When contemplating whether or not to purchase a car, you have to take into account the total cost of owning a car. There are many factors at play, and car owners often forget some of the things they will eventually have to pay for. So here is a detailed list of all the car expenses you will be facing at some point, so you won’t be surprised when your mechanic hands you a bill.
The Cost Of the Vehicle Itself
The biggest expense you will be facing as a car owner is obviously – the cost of the vehicle itself. Depending on the type of vehicle you choose, the starting price of a new vehicle can range anywhere from $15,000 to hundreds of thousands of dollars. Used vehicles could be found in great shape for as much as a couple of thousand dollars. So, prepare yourself for monthly loans and lease payments, but know that the price of the car is only half the total cost of ownership.
Paying for Gas or Electricity
Once you have a car, you need to keep it running with either fuel or electricity in case you own an EV. And both of those options cost money. Of course, depending on the size and type of the vehicle, your costs will vary – EVs are much cheaper, and cars that run on gas vary in fuel efficiency. SUVs will burn through fuel much quicker than a hatchback, fuel prices change frequently and they’re unpredictable, and so on. But rest assured that it will cost you at least $2,000 annually to get gas or charge your car.
You Have to Register Your Car – There Are Taxes and Fees Involved
License, registration, and various fees and taxes that are associated with legally owning a car are probably the cheapest cost on this list. But nevertheless, it still costs money, and you have to factor it into your spending. According to AAA, you will need around $700 for all of the above. However, the cost of registration, fees, and taxes is different from state to state, and it also varies depending on the type of car you own. North Dakota is the most expensive state, while Georgia is the most affordable one, bar none – the total fees will amount to about $20.
Repairs and Regular Maintenance
You need to take care of your car. That implies having regular checkups at your mechanic’s, washing your car (your seat belts as well,) changing the oil, rotating the tires, and switching from winter to summer tires, which is not cheap. And although your warranty will cover most of the repair expenses for a couple of years, you will still have to pay for a lot of things. For example, you will need anywhere from $60-$130 to change a single flat tire.
Think About Where You Will Park Your Vehicle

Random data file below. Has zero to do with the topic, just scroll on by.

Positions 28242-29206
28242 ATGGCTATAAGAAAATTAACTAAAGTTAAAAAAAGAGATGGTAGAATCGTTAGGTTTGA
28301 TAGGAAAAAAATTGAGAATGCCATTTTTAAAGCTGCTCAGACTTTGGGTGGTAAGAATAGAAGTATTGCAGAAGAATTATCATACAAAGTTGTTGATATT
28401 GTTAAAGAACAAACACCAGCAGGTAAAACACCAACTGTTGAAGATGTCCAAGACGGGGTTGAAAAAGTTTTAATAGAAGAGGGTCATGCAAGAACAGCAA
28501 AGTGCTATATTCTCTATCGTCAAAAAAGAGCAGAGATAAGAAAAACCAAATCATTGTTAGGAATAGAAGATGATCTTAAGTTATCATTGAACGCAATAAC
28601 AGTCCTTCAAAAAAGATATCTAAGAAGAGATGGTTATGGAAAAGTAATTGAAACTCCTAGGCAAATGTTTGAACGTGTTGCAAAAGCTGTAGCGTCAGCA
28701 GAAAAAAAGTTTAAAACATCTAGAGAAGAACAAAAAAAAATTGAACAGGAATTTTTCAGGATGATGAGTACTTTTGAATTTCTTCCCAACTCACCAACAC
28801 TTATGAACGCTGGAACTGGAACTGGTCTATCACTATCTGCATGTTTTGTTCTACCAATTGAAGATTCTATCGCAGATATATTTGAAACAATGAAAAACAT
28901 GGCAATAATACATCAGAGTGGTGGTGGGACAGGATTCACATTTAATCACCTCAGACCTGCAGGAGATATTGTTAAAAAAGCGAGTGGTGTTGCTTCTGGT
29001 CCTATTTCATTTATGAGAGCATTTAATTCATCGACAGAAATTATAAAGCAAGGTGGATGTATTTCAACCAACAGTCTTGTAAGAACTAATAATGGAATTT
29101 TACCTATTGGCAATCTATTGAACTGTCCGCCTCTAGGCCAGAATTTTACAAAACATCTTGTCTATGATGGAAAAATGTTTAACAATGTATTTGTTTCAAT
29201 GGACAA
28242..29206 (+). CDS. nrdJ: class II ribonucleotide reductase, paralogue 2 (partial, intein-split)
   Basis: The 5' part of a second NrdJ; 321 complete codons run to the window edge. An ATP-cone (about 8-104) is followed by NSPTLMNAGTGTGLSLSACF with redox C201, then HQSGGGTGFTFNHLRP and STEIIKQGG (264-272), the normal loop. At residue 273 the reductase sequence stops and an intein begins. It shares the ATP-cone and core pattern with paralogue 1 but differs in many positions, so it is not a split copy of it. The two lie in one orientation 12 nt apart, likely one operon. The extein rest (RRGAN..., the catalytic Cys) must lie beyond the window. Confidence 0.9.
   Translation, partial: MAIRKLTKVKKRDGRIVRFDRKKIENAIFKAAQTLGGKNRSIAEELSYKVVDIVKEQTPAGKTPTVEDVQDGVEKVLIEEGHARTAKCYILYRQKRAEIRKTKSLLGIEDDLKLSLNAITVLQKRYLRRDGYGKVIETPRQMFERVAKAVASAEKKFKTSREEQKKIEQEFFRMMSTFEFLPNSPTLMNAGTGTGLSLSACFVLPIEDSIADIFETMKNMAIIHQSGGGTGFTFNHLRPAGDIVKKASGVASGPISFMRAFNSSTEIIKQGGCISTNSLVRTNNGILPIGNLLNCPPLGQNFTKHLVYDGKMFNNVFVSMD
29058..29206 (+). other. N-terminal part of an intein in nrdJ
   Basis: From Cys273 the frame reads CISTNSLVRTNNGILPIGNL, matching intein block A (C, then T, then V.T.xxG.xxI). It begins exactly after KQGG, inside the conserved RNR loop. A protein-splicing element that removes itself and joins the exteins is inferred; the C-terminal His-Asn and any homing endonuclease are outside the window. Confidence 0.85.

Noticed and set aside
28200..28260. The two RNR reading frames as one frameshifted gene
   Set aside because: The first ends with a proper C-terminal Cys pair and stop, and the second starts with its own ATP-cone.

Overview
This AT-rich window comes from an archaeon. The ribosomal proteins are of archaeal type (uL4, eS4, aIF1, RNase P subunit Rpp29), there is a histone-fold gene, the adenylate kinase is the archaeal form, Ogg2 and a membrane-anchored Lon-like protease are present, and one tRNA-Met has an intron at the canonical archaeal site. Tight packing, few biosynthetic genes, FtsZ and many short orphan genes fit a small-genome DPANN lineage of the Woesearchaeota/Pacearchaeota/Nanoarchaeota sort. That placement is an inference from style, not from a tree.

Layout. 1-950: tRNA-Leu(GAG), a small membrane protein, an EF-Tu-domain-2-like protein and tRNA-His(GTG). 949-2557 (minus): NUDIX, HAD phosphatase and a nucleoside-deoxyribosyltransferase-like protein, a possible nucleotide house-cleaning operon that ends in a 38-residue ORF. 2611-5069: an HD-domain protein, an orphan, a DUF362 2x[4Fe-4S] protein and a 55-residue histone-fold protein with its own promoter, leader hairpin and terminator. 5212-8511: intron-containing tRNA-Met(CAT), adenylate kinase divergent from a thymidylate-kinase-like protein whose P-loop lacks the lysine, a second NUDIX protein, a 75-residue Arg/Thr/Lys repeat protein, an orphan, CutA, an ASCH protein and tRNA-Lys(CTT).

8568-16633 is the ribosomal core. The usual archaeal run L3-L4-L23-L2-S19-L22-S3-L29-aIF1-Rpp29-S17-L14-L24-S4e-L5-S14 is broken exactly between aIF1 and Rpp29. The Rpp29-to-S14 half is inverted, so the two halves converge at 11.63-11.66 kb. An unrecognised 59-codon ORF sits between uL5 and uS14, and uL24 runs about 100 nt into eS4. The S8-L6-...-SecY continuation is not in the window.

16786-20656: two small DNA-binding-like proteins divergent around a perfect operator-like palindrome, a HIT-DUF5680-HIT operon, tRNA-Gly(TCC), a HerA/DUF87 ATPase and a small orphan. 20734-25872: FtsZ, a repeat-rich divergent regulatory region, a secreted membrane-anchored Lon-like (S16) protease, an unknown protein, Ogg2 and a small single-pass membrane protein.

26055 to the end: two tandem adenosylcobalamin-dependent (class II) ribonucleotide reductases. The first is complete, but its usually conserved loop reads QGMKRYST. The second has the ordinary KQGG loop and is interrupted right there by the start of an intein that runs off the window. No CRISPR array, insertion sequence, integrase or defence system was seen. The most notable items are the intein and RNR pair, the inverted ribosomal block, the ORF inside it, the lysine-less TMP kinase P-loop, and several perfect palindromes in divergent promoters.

Parking is probably the most variable expense when it comes to owning a car. You can end up paying hundreds of dollars a month or not even a cent. Of course, the second option is much better, and it’s mostly meant for people who own houses with a garage or a driveway or any other kind of free parking. But unfortunately, there are also people who will have to pay a monthly fee simply to have their car legally parked. These fees can range anywhere from $50 to $350, it depends on the city. Bigger cities are more expensive, and the average monthly fee is around $150.
The Cost of Insurance
While insurance is a mandatory thing to have, it will still cost you. Full coverage insurance will run you about $150 a month, and you will have to get it in case you’re leasing, at least until you pay off the car. Of course, there are many coverage options, and the cost also depends on the type of car you drive. So you might end up paying less than $1,588 a year, which is what an average American spends on insurance annually, according to AAA.
People often forget that there are endless ways you can spend money on your car. You will buy air fresheners, upgrade your equipment, and so on. Even buying new seat covers is an expense worth noting. Not to mention that people almost never factor driving tickets into their expenses. Everyone gets a ticket at some point in their life, especially if you’re a beginner. Whether it’s a parking ticket or a ticket for speeding, it’s yet another car-related expense you will have to pay for.
Are There Any Ways You Can Cut Down on Costs and Save Some Money?
There are many things you can do if you’re looking for a car expenses deduction:
- Buy a reliable, reasonably priced car,
- Buy a fuel-efficient car (not an SUV or a luxury car),
- Don’t buy premium fuel,
- Carpool or use public transport more often,
- Get a cheaper insurance package,
- Drive carefully and take care of your car so it spends less time at the mechanics.
Take All of These Auto Expenses Into Consideration Before Buying a Car
Everybody warns you about reading your contract before signing a purchase agreement at the dealership, so you can be aware of the responsibilities you will need to fulfill. But no one warns you about all the responsibilities that are not listed in the contract. Responsibilities you will need to spend a lot of money on. That’s why this list of each and every automobile expense you could be facing exists, so you can budget well and be prepared.